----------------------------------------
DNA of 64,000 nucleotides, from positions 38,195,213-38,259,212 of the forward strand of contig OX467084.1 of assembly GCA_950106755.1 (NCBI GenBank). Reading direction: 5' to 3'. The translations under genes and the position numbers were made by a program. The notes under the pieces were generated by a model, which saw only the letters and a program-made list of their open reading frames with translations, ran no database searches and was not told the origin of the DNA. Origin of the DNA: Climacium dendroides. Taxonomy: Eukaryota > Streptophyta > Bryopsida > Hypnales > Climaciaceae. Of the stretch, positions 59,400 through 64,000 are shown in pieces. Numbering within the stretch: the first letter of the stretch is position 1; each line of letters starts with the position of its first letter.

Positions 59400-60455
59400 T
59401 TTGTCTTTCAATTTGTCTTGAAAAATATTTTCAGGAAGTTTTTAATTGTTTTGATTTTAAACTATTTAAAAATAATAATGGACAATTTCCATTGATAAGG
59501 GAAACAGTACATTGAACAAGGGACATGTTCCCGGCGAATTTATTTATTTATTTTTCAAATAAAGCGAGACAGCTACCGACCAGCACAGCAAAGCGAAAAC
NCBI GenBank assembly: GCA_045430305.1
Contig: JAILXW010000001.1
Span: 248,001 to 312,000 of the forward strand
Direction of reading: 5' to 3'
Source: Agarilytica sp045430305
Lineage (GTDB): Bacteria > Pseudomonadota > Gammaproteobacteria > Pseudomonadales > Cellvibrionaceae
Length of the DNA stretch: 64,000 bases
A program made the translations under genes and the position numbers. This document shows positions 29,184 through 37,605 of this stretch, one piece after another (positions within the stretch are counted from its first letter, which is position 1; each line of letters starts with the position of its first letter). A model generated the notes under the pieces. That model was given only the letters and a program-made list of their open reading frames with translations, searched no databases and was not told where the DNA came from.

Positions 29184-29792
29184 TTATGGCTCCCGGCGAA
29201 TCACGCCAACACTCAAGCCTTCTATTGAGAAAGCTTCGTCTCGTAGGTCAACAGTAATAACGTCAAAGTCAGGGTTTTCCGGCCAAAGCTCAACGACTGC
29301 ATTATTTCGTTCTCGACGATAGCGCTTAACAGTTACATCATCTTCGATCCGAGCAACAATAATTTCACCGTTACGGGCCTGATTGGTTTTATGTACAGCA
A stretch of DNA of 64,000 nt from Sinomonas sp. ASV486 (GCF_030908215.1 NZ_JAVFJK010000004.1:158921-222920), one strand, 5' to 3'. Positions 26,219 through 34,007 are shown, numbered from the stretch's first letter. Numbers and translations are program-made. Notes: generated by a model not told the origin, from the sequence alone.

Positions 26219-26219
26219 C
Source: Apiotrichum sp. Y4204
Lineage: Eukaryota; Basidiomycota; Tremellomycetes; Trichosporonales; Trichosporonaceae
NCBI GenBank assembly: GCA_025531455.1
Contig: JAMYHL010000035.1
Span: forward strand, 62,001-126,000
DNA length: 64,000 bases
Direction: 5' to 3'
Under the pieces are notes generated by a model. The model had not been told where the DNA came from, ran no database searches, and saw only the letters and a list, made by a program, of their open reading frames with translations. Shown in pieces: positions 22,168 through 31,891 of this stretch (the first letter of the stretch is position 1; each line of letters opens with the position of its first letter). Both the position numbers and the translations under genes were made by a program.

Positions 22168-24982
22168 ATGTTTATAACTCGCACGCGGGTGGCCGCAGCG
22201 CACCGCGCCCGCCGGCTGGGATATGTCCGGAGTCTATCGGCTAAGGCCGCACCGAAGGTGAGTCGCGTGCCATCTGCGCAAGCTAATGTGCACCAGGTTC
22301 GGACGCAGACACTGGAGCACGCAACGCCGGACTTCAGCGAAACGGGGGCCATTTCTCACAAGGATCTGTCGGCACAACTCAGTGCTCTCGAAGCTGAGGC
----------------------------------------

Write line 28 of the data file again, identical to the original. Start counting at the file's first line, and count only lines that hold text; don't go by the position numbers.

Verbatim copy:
Under the pieces are notes generated by a model. The model had not been told where the DNA came from, ran no database searches, and saw only the letters and a list, made by a program, of their open reading frames with translations. Shown in pieces: positions 22,168 through 31,891 of this stretch (the first letter of the stretch is position 1; each line of letters opens with the position of its first letter). Both the position numbers and the translations under genes were made by a program.